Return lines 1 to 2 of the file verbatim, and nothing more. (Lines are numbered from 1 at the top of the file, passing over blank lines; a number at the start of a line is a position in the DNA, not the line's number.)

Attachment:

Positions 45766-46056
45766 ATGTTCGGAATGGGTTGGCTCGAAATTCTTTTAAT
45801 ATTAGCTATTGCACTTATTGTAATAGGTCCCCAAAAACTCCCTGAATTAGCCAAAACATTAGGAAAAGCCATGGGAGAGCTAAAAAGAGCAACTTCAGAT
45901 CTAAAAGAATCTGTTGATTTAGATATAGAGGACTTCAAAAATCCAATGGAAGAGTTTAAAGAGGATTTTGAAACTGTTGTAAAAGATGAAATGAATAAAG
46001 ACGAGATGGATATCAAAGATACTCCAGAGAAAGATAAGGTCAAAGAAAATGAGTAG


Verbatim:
Positions 45766-46056
45766 ATGTTCGGAATGGGTTGGCTCGAAATTCTTTTAAT